On day two of my trip last week, I went into a small town called Forks, WA (setting for Twilight). While having breakfast at a diner, I was flipping though my Oak Log and stumbled across Larry’s obit. I read it for the first time. I felt a minor grief burp while reading Larry’s obit, but I kept my stoic composure in front of the waitress. It didn’t hit me until I was driving down the twisting road that leads to the Ocean. I’ve been dealing with a lot of death lately. My Dad in May. My sister, LeAnn in July, and seeing Larry’s picture and reading what I had hidden away for almost 20 years unlocked a swell of repressed grief. I’m not going to do a deep-dive into Larry and all the others that we have lost. I’m not going to list all the friends that we have lost. I fear I will leave someone off our list. I know that the hard-working volunteers that Host our Reunions do an amazing job of creating a special place of tribute to those we have lost. I’m going to keep telling Happy and Funny Stories. I do need to digress and tell a funny Larry Rivas story because it’s important to my Story and how I made the leap from Woodland Pothead to starting Left Tackle. Larry and I smoked pot pretty much everyday. One of our favorite times to burn a joint was on our way to school. We had perfected how to smoke just the right amount of pot in the morning. We wanted to be high, but not too high. We had been experimenting with this ritual since seventh grade. One day, in tenth grade, Larry and I were walking from Woodland to High School. We had just finished a “Goldilocks” joint—it was just the right size and were functionally-high. Out of nowhere, Bruce Pernell came flying up in his car and came to a skidding stop. He rolled down his window and yelled, “Get in!” We were more terrified of Bruce than Coach Brewster. Larry and I didn’t know if we should run for safety inside McDonalds or scream out for help. Bruce commanded again, “Get in the car, now!” We obeyed. Bruce peeled-off out of the parking lot. It was about .15 minutes before first bell. Bruce proceeded to light a gigantic joint. At this point, I knew this was going to be really bad. I was going to be really stoned and really late to class. Bruce made us. I mean made us smoke that entire joint that was rolled like a thick cigar. Knowing Bruce, he may have even made us eat the roach. I don’t remember. I do remember that he sped us like a madman up and down Providence while we watched from his car windows the last students hurry into the building. Bruce didn’t have a care in the world. He finally released his Hostages. Like Beavis and Butt-Head, totally Baked, we scurried to our first class. It was Mrs. Swartzendruber’s English class. Larry and I were both in it. We sheepishly opened the door. The class was already reading from a Literature book. Mrs Swartzendruber gave us a stern look over her reading glasses. We took our seats. I opened my book and could barely see the words. They blurred and letters seem to move like tiny ants. It was a round-robin reading exercise. I sat anxiously waiting as my turn to read was quickly approaching. Eventually it was my turn. I barely got through it. The girl sitting next to me was Valerie. She leaned over after I finished reading and whispered, “If I didn’t know better, I would think you’re stoned off you’re ass.” I felt as if I had dodged a bullet when my reading turn was over. Larry couldn’t do it. He was too Cooked to read. He stumbled through the passages and eventually Mrs Swartzendruber let him off the hook. The bell rang. I dashed for the door and Swartzendruber blocked my path. She let Larry leave. Alone, in her Classroom, she looked me over. I thought for sure she was going to say, “You’re busted! Come with me young man.” She didn’t. She said something like, “You might make it.” She gave me one more of her stern looks and shooed me into the Hallway. Nothing else needed to be said.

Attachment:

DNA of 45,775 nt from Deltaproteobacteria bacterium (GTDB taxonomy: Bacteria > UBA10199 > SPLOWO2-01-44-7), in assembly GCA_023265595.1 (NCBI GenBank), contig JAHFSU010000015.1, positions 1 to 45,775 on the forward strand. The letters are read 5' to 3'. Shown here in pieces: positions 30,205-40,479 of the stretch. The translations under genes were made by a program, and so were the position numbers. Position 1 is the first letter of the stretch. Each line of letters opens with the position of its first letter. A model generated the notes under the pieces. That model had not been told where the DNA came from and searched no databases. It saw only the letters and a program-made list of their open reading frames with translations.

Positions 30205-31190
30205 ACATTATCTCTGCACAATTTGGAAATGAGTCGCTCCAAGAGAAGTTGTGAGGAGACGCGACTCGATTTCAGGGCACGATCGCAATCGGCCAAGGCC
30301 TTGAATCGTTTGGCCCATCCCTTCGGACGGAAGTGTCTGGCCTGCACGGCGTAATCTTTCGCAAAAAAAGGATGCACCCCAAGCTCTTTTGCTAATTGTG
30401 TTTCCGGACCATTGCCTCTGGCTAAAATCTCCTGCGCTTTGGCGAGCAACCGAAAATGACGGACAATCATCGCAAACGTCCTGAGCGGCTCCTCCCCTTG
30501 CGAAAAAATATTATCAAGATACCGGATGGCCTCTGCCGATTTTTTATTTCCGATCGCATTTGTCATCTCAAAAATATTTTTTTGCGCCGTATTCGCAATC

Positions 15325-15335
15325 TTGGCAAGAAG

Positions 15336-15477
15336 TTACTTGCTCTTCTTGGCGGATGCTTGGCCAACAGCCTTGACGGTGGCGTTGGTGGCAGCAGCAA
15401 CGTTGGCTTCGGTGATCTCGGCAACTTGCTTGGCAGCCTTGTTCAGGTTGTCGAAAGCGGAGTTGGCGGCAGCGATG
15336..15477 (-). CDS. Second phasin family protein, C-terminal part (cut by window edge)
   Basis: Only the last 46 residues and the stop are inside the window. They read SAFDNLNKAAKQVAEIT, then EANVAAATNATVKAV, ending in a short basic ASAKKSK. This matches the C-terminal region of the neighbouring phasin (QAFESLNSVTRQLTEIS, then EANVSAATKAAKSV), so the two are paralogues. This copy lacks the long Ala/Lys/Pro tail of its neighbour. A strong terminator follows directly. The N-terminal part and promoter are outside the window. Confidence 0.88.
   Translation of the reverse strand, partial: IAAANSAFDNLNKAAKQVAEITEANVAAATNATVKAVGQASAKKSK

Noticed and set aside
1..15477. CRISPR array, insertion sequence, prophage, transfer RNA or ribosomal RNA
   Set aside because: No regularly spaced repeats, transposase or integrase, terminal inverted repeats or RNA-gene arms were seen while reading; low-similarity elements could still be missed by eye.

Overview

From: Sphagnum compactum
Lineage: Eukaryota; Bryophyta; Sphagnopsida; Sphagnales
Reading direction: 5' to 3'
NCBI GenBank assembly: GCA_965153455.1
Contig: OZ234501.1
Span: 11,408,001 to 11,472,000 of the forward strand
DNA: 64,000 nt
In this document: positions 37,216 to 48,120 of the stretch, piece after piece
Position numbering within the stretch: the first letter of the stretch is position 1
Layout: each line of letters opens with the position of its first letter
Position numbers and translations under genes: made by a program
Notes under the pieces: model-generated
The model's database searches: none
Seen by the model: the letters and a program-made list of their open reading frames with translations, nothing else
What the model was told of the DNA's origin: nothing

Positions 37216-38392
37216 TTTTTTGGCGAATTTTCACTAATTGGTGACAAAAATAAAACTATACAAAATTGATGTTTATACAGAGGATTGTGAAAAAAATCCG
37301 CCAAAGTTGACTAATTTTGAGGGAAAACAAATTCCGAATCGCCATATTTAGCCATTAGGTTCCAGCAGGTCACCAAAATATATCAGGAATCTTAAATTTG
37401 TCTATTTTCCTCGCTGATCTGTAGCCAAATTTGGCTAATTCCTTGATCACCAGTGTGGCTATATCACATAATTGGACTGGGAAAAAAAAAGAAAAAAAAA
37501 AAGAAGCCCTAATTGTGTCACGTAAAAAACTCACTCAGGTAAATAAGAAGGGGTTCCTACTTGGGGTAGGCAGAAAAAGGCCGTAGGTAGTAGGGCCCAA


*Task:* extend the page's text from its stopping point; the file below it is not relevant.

This all relates directly to my Football experience. I knew I could not keep smoking pot and cigarettes and play football. I was puking everyday running Banks. I had to choose. I chose Football. To this day, I carry Survival Guilt around Larry. Larry felt that I left him. I know now I didn’t leave Larry. I left the life that Larry and I was living. Even back then, as a fifteen-year-old Stoner from Woodland, I knew I wanted something more from life and being a Wildcat was my path out. I have much thanks to give specifically to Emory and many, many great Oak Ridge Families that supported me. I’m the Poster-Child for it takes a Village. Our Village Story is All of Our Story.